Rev. Dr. Thomas Aldworth, Pastor
Rev. Millie Myren, Support Minister
11024 S. Bell Avenue
Chicago, IL 60643
Reflection February 10, 2019
"Be Strong"- by Rev. Dr. Thomas Aldworth
In Paul’s letter to the Ephesians, he declares: “Finally, be strong in the Lord and in the strength of his power.” (6:10) The Greek word used implies something more than “be strong.” It implies to “receive strength” - to “be strengthened.” As the Contemporary English Version of this passage states: “…let the mighty strength of the Lord make you strong.”
Our strength does not come from any power we may possess personally. Our strength comes from the power of God. But how are we to understand power? Is the most powerful person the one who can beat up everyone else? Is the most powerful person the one with the most influence in society? Is the most powerful person the one with the most money and resources? Is the most powerful person the one with the most education? Is the most powerful person the one with the most wisdom? How do we judge power?
One thing is certain. How we understand power as Christians is very different than how the world judges power. We are able to see power in weakness. As the Lord teaches Paul in 2 Corinthians 12:9: “My grace is sufficient for you, for (my) power is made perfect in weakness.”
This is certainly a different approach to the notion of power than we find in our wounded world. Power in weakness! Who would have thought such was possible?
And yet we need to be careful. Yes, when we admit our weakness, God is able to fill us up with power. But we are also called to be instruments of God’s power, God’s peace, God’s love. I wrote about this in last week’s Advance.
So how do we, as followers of Christ Jesus, use God’s power wisely and prudently? One thing we know in following Jesus is that power is to be used in service of others. We understand that true power is always shared. False power is hoarded. When power is not shared, people become oppressed by false leaders who do everything they can to cling to power.
We probably all have heard this famous saying from Lord Acton: “Power (tends to) corrupt(s) and absolute power corrupts absolutely.” It might help us to know that Lord Acton’s dictum was written in response to the Vatican’s declaration of papal infallibility in 1870.
As disciples, we are not powerless. We cannot be powerless since God’s power has been poured over us in our life in Christ Jesus. But how do we allow God’s power to flow through us without falling prey to corruption? How can we use the power given to us by God in a way that is in keeping with our call to compassion?
This call to compassion is made clear in Luke 6: 36 where Jesus asserts: “You must be compassionate, just as your Father is compassionate.” (New Living Translation) So how might we exercise power in our world without succumbing to its corrupting influence? How do we use God’s power in our families and churches in positive ways rather than negative ways?
As Christians, we see Christ Jesus as both the power of God and the wisdom of God (see 1st Corinthians 1:24. Paul goes on to claim: “Consider your own call, brothers and sisters: not many of you were wise by human standards, not many were powerful, not many were of noble birth. But God chose what is foolish in the world to shame the wise; God chose what is weak to shame the strong.” (1st Corinthians 1:26–27)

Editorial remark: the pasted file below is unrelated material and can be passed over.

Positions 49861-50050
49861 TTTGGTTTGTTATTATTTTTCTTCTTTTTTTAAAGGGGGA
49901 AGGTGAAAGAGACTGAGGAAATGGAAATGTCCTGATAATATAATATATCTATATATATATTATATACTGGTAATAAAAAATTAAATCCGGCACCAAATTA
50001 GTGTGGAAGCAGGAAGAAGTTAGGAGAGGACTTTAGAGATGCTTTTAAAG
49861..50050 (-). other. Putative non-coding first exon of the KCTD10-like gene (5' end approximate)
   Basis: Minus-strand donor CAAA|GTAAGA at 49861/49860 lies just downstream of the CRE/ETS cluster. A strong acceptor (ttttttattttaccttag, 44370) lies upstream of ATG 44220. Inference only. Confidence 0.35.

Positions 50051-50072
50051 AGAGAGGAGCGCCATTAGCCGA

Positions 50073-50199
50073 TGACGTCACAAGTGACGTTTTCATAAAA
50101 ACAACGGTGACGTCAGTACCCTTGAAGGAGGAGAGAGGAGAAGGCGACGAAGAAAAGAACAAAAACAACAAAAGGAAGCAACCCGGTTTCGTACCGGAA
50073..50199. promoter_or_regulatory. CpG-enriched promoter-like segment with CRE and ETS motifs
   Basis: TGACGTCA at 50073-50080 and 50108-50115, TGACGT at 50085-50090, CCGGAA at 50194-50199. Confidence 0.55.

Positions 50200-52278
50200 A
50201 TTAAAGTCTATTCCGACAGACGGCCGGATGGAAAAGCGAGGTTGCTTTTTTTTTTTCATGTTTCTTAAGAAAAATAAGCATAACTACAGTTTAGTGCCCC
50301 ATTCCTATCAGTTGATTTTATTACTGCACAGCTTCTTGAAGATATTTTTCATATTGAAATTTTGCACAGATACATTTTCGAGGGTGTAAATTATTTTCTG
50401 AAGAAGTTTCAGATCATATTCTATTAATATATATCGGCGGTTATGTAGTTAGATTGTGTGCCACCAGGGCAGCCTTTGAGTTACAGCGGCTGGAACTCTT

In other words, when we accept our inherent weakness, we are then capable of being strengthened by God. The acceptance of our weakness allows a space to grow within us where God enters and fills us with divine power.
One difficulty is that there are many who refuse to accept their inherent weakness. Admitting weakness seems to many to be a proclamation of capitulation. But when we admit that we are not very powerful, then we can finally let go of the illusion that we should be in charge – in control – in power.
As believers, we know that God is in charge. Yet if God is completely in charge, then why is the world in the state it is? This is the perennial problem of evil and suffering. There have been many attempts to solve this conundrum. I’ve been actively trying to solve this dilemma for over forty years.
I remember the 1981 bestseller, When Bad Things Happen to Good People, written by Rabbi Harold Kushner after the death of his 14-year-old son to a rare genetic disease. But Kushner’s conclusion leaves much to be desired. “Kushner concludes that God is not all-powerful…if God had the radical power to stop random suffering he would stop it and, since he does not stop it, we can conclude that God is not all-powerful.” (From Ronald Rolheiser’s The Shattered Lantern)
What are we to make of this conclusion? I, for one, reject this conclusion, even though it arises from Kushner’s own suffering and from his understanding of the Book of Job. God is always a mystery – which means our finite human minds can never fully fathom the divine infinity we call God. God is wildly beyond any human comprehension.
Yet we believe, as Christians, that God will finally be vindicated in the face of all the suffering endured by God’s creatures throughout time. We know in faith that all injustice will be eventually corrected when God finally reveals God’s divine fullness.
God is pure mystery, which is why most theological statements regarding God try to explain what God is doing rather than who God is. In other words, I can preach and teach about what God might be doing, how God might be acting among us and within us, but I cannot preach or teach with any confidence about the divine essence, about who God IS. Language invariably breaks down whenever we attempt to define or to describe God.
We can seek God but we can never catch or grasp God. The closest we’ve ever come to seeing the face of God is seeing the face of Jesus Christ. This is our bedrock belief as Christians, the belief upon which all other beliefs are grounded.